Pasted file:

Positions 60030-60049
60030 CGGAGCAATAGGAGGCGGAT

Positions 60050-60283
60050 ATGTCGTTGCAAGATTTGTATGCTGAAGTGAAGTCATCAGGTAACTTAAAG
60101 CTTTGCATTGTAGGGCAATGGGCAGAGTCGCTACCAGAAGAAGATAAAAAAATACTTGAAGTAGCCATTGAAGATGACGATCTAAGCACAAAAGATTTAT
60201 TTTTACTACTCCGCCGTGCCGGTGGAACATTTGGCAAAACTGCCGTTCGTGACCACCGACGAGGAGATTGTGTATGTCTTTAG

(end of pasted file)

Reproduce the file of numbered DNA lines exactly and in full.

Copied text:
Positions 60030-60049
60030 CGGAGCAATAGGAGGCGGAT

Positions 60050-60283
60050 ATGTCGTTGCAAGATTTGTATGCTGAAGTGAAGTCATCAGGTAACTTAAAG
60101 CTTTGCATTGTAGGGCAATGGGCAGAGTCGCTACCAGAAGAAGATAAAAAAATACTTGAAGTAGCCATTGAAGATGACGATCTAAGCACAAAAGATTTAT
60201 TTTTACTACTCCGCCGTGCCGGTGGAACATTTGGCAAAACTGCCGTTCGTGACCACCGACGAGGAGATTGTGTATGTCTTTAG